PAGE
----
Anything designed with print media in mind is under the umbrella of print design. After studying my questionnaires and testing my own experience, here is a general list of what constitutes print design and what you might encounter as a current or future print designer in a project:
Magazine and newspaper design: Reading is the key to printed materials. Designers may find themselves putting up the pages of magazines, newspapers, and other media aimed at readers. Much of this work these days also contains a digital component. Still, the general ideas remain the same: an editorial copy and a copy located within the boundaries of the medium legibly and beautifully.
Book design: From cover to cover, designers shaped the reader’s experience long before illuminated manuscript days. Whether you’re the one who created the cover design, to give readers a first look at the contents of the book, or put the words of the author inside the book itself, designers contribute to the books in significant ways.
Catalogs and print ads: Every business needs marketing materials. The boundaries in printed marketing materials provide an exciting challenge for designers. As with the categories mentioned above, designers must work within specific print boundaries, ensuring that all images and content are legally readable, aesthetically pleasing, and correctly printed. Nobody wants a nightmare to order 1,000 copies of a catalog that contains spelling errors, incorrect pictures, or inaccurate papers.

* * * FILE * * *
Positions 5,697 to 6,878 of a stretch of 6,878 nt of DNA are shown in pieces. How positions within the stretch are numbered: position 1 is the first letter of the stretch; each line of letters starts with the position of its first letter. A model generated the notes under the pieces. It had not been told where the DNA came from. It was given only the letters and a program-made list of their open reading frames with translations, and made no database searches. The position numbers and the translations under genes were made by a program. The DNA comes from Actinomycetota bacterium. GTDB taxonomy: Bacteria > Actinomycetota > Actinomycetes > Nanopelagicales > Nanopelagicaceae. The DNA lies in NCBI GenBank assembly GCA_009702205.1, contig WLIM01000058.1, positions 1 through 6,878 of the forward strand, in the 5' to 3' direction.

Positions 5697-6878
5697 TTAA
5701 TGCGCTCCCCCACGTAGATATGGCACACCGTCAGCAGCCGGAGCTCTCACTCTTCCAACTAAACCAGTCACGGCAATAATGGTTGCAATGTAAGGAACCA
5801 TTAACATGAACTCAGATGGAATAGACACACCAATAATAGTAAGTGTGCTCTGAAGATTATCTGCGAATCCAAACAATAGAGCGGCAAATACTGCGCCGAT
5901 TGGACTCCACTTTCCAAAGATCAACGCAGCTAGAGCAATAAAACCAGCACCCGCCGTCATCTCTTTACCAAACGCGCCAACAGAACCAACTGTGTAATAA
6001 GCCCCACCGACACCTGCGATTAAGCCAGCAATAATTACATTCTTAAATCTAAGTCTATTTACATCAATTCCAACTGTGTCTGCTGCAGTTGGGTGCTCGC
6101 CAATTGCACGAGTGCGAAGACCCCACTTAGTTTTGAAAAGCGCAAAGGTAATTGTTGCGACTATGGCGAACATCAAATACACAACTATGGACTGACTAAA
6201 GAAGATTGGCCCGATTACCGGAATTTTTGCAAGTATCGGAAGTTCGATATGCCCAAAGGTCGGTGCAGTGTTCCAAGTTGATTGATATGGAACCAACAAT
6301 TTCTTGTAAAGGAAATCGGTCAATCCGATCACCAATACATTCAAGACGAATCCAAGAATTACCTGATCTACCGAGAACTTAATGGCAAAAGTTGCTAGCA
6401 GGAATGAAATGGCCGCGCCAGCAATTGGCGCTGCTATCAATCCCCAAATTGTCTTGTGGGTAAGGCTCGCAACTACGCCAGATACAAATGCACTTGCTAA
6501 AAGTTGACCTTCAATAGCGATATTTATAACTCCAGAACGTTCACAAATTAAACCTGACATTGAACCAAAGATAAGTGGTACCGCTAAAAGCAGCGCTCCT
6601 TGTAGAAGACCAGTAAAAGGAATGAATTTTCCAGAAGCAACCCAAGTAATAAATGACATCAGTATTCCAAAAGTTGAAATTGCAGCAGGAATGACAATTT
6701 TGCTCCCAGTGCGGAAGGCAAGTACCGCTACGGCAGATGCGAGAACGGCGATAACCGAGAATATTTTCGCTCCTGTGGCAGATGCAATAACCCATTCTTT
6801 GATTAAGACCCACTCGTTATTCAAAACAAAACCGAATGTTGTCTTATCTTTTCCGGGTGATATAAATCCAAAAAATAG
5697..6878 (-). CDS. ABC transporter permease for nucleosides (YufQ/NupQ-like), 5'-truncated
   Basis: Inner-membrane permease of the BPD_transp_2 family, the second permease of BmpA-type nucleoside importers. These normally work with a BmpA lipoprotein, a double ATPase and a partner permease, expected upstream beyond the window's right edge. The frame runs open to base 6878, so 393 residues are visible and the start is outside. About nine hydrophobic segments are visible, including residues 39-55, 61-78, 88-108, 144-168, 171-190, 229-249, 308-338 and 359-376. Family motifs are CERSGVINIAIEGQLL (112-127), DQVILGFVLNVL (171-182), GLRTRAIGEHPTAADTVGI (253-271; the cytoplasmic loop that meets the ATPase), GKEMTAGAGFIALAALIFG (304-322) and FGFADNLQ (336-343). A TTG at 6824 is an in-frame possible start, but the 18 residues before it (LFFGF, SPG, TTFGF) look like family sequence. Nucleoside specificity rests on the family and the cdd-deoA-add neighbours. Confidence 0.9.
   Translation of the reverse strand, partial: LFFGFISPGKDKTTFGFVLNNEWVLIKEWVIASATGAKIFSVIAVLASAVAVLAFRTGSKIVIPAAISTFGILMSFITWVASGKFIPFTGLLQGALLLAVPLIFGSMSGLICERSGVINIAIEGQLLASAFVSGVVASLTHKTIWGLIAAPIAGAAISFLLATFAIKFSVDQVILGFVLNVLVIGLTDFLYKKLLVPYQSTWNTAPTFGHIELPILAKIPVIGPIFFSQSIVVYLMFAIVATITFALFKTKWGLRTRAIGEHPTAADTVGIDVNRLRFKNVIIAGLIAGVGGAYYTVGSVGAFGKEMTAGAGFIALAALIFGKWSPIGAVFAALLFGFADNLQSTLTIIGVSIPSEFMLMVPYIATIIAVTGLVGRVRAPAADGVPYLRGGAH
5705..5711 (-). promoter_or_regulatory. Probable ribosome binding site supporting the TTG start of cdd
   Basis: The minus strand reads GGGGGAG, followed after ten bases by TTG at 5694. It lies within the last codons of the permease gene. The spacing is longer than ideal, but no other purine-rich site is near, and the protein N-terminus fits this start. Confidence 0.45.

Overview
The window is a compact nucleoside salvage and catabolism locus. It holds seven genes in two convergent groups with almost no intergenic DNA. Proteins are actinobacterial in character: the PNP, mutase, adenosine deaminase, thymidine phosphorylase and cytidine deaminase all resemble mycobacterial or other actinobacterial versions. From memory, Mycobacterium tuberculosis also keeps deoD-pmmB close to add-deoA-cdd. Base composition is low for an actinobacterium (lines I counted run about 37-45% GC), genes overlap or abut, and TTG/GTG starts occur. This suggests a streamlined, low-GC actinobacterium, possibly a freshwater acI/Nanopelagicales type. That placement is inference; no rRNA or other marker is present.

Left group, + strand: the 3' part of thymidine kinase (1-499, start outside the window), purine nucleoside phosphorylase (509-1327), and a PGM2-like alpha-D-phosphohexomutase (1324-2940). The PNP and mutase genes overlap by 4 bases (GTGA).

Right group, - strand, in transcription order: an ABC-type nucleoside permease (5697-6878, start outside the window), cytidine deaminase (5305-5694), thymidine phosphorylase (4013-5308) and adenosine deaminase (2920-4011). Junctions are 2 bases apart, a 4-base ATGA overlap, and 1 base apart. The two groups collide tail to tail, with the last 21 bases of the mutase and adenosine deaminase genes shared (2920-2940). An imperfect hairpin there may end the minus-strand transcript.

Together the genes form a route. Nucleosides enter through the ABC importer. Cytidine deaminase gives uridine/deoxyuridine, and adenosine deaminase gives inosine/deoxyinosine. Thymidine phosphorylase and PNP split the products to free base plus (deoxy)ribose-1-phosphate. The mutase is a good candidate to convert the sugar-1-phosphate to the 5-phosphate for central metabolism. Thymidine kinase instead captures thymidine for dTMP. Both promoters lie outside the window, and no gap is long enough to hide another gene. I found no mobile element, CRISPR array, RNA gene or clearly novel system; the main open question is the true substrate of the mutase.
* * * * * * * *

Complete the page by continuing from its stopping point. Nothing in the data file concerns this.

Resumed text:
Greeting Cards: You will find passes and passes of cards for every occasion, then some thanks to the designers used by greeting card companies all over the world. Whether she is designing from scratch using illustrations or her images, or using content from anywhere else on her team, combining images with ingenious sayings or heartfelt is an acquired skill that needs to sell the card to the consumer within seconds of the card appearing. And read it.
Packaging design: Everything you see on store shelves designed by a graphic designer or a team of designers. When designing packaging, artists place product information and artwork using templates created either by product designers within the company or from another source (stock, industrial standard designs with manufacturers, etc.). Innovating in packaging design can sell a product to a consumer who does not know much about it or the brand. The product package is similar to the book cover: it connects the consumer with it if no other marketing has happened before.
Textile design and clothing printing: This category covers anything from fabric to shirts to shoes: any printed media that we wear or use for decoration that is supposed to be recreated on the fabric in some way. Designers must keep track of product boundaries, from design templates to printing to precision. With these limits, artists can create great textile works.